A blast from the past! Colombia's Radio Mira sent out this pennant in 1974 to mark their "new image." For years, the parrot was the symbol of Colombia's TODELAR broadcasting network.

It is difficult to imagine anyone interested in what’s happening beyond the borders of their home nation not owning a shortwave radio. No other tool can provide you with such a wide array of news, music, and culture for such modest investment. Even in this age of satellite television and the Web, there are significant portions of the world that can only be accessed via shortwave radio. The whole world is talking on shortwave radio. Why not give a listen?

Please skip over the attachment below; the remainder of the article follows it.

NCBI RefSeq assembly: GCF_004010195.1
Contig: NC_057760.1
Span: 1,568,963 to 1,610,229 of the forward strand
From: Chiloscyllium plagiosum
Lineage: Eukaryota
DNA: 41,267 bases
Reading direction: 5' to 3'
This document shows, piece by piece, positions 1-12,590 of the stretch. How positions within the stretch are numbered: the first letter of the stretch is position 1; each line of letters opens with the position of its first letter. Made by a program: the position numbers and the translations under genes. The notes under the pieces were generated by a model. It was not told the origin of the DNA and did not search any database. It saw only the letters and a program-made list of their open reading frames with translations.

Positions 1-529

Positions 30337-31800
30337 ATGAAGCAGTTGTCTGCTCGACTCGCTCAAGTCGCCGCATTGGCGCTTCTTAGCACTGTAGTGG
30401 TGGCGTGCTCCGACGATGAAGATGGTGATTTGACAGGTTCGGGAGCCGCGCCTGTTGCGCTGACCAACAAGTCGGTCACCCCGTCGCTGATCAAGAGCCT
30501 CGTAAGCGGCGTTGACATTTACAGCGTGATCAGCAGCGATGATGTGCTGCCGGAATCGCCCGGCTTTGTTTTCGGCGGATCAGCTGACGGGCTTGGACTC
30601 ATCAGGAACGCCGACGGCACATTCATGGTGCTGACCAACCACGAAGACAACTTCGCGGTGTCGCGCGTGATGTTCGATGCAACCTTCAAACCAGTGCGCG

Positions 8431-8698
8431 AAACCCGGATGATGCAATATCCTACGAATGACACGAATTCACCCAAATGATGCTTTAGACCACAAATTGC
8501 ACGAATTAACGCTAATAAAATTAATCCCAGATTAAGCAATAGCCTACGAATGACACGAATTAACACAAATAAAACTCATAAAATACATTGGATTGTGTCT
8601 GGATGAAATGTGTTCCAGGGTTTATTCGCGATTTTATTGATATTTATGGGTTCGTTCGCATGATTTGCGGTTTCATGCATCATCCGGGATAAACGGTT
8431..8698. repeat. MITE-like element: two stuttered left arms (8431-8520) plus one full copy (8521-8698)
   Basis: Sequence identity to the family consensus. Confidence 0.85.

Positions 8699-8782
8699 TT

Tuning 150 kHz to 30 MHz

Most "shortwave" radios sold today actually tune a much broader frequency range that includes the AM broadcast band and parts of the longwave spectrum. A typical tuning range is from about 150 kHz to 30 MHz.

By international agreement, the radio spectrum has been divided up among various users. While there are some exceptions, most nations and the stations they authorize do follow the allocations described below:

150 kHz and below: Signals on these frequencies cannot propagate well via the ionosphere, but are able to penetrate ocean water well. As a result, several military stations used for submarine communications are found here. Most transmissions are in CW and RTTY. You need a really large antenna to hear much here, and in most locations electrical noise and static will be too high.